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H.R. 1820 (114th): To authorize the Secretary of the Interior to retire coal preference right lease applications for which the Secretary has made an affirmative commercial quantities determination, and for other purposes.

Overview

Introduced:

Apr 15, 2015
114th Congress, 2015–2017

Status:
Died in a previous Congress

This bill was introduced on October 8, 2015, in a previous session of Congress, but was not enacted.

Sponsor:

Ben Luján

Representative for New Mexico's 3rd congressional district

Democrat

Text:

Read Text »
Last Updated: Mar 10, 2016
Length: 6 pages

History

Apr 15, 2015
 
Introduced

Bills and resolutions are referred to committees which debate the bill before possibly sending it on to the whole chamber.

Oct 7, 2015
 
Considered by House Committee on Natural Resources

A committee held a hearing or business meeting about the bill.

Oct 8, 2015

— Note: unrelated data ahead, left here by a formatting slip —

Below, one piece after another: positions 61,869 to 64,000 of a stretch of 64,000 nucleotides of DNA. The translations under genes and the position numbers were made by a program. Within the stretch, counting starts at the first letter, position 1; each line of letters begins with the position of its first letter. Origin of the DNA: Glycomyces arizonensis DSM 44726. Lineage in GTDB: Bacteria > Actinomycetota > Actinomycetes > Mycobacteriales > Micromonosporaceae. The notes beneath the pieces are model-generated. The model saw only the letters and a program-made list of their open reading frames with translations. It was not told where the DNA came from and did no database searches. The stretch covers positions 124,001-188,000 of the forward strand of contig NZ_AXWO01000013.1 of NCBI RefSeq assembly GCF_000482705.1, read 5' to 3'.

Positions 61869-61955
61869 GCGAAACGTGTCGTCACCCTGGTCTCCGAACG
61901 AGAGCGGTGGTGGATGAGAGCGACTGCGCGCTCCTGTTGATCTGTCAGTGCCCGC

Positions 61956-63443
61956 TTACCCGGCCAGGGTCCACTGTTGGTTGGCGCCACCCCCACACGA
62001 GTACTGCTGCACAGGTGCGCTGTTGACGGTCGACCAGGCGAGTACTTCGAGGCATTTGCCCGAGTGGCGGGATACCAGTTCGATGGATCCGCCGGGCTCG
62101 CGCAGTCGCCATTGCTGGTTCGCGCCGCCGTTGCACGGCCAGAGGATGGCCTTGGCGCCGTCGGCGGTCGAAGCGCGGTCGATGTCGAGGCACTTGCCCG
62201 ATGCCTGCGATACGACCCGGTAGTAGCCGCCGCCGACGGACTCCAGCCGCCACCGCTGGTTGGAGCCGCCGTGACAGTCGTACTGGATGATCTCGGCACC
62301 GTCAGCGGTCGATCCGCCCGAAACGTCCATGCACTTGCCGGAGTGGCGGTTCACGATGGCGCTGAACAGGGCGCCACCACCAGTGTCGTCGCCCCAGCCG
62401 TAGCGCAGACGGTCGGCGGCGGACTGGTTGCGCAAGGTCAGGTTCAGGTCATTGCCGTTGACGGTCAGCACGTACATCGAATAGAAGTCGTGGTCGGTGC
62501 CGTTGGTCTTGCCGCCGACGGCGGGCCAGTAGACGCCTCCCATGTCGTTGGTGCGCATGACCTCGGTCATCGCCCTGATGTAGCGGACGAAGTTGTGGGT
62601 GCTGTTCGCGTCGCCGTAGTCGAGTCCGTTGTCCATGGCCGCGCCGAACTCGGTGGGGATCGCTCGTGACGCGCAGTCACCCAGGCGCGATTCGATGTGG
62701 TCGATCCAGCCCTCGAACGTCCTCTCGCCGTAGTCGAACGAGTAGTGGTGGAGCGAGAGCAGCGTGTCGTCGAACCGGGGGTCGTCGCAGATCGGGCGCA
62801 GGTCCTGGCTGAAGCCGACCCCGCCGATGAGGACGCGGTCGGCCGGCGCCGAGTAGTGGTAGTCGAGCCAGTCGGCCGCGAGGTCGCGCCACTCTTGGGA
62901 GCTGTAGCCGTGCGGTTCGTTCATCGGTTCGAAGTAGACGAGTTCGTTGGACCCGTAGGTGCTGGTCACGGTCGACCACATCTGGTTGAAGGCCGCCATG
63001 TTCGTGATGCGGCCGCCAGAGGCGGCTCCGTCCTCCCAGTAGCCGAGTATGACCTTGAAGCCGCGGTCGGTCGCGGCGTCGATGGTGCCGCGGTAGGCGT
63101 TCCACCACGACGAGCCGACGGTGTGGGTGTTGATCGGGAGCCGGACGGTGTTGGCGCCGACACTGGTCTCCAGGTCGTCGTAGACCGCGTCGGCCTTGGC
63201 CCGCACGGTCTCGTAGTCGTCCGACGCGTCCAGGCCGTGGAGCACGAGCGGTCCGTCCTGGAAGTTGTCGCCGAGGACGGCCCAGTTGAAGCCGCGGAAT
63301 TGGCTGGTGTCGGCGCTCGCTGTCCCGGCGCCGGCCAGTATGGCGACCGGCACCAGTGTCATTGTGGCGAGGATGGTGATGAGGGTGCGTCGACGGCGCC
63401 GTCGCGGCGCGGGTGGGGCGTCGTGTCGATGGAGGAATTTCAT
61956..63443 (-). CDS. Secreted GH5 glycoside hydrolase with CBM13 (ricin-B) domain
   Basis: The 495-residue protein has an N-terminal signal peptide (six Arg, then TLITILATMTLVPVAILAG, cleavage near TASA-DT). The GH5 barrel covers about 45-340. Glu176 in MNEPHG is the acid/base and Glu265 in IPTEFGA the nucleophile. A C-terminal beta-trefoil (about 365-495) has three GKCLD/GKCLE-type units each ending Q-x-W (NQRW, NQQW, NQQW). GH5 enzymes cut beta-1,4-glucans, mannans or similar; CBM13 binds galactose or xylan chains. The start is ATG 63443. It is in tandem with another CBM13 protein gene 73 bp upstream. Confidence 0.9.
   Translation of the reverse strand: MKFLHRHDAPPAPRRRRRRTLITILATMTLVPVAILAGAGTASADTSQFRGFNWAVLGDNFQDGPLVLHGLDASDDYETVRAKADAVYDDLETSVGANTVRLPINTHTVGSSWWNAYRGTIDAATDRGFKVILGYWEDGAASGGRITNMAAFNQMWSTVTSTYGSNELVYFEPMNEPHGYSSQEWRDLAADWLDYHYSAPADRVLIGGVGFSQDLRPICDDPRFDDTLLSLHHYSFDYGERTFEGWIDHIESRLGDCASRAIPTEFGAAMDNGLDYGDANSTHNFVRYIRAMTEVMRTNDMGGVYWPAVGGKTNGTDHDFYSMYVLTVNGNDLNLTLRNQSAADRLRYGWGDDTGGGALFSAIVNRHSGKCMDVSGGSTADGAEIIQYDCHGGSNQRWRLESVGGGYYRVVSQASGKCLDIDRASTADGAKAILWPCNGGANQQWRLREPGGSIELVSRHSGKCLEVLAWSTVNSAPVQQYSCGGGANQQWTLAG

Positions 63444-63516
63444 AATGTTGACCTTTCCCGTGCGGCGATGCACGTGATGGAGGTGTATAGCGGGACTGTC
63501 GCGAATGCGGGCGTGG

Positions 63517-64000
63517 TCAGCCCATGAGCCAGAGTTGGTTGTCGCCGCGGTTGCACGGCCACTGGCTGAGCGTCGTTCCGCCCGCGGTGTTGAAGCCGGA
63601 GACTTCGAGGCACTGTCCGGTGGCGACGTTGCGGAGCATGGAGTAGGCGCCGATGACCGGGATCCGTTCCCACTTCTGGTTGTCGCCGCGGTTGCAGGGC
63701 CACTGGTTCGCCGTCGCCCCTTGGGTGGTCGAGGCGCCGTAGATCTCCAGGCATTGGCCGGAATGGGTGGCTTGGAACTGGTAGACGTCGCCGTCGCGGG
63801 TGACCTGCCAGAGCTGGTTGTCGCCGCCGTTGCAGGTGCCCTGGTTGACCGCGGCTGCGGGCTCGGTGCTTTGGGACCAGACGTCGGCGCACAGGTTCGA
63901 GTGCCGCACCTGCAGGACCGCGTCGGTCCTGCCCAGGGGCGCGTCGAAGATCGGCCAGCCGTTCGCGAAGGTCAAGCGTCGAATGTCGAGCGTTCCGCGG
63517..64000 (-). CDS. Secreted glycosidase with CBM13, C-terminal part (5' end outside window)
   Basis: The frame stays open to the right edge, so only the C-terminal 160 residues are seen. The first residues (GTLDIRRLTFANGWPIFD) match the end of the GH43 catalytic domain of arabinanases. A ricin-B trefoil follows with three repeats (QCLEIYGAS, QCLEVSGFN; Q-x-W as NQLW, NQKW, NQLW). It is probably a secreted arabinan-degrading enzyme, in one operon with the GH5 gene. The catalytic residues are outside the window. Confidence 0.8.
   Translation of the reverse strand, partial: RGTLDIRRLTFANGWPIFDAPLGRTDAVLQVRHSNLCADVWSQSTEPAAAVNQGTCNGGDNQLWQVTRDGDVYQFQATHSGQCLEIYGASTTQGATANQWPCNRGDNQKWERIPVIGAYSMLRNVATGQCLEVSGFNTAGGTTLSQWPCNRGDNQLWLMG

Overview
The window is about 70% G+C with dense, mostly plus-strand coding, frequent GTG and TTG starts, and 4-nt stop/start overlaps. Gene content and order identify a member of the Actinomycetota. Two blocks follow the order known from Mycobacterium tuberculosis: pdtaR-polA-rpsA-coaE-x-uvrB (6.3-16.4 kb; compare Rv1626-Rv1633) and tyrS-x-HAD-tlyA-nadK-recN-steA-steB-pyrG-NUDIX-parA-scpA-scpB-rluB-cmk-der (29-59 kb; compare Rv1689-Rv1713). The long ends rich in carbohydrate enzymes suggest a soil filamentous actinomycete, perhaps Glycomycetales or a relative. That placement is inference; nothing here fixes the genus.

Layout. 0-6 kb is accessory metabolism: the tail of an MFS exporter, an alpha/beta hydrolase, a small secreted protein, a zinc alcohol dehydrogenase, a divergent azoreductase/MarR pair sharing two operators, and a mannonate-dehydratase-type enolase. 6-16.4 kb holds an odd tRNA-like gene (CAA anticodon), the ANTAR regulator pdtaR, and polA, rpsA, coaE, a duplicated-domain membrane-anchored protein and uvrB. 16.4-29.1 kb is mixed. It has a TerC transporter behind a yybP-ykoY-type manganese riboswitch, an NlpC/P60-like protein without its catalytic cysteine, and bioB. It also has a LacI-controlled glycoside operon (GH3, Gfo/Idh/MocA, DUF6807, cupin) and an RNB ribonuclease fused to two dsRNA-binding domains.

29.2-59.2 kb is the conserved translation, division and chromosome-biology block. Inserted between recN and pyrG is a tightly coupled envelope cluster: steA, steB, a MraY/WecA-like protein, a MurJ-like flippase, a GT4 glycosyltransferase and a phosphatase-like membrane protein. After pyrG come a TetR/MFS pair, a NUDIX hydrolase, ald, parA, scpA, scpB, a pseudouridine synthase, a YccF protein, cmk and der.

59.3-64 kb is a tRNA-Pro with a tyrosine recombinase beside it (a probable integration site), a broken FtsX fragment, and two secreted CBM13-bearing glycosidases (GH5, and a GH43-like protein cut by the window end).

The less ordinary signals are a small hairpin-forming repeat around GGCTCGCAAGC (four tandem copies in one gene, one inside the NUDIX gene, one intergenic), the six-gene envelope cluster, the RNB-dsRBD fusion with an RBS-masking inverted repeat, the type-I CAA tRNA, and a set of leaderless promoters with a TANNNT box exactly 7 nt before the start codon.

Ordered Reported

A committee has voted to issue a report to the full chamber recommending that the bill be considered further. Only about 1 in 4 bills are reported out of committee.

Mar 10, 2016
 
Reported by House Committee on Natural Resources

A committee issued a report on the bill, which often provides helpful explanatory background on the issue addressed by the bill and the bill's intentions.

H.R. 1820 (114th) was a bill in the United States Congress.

A bill must be passed by both the House and Senate in identical form and then be signed by the President to become law.

This bill was introduced in the 114th Congress, which met from Jan 6, 2015 to Jan 3, 2017. Legislation not enacted by the end of a Congress is cleared from the books.

How to cite this information.

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“H.R. 1820 — 114th Congress: To authorize the Secretary of the Interior to retire coal preference right lease applications for ...” www.GovTrack.us. 2015. October 18, 2017 <https://www.govtrack.us/congress/bills/114/hr1820>

Where is this information from?

GovTrack automatically collects legislative information from a variety of governmental and non-governmental sources. This page is sourced primarily from Congress.gov, the official portal of the United States Congress. Congress.gov is generally updated one day after events occur, and so legislative activity shown here may be one day behind. Data via the congress project.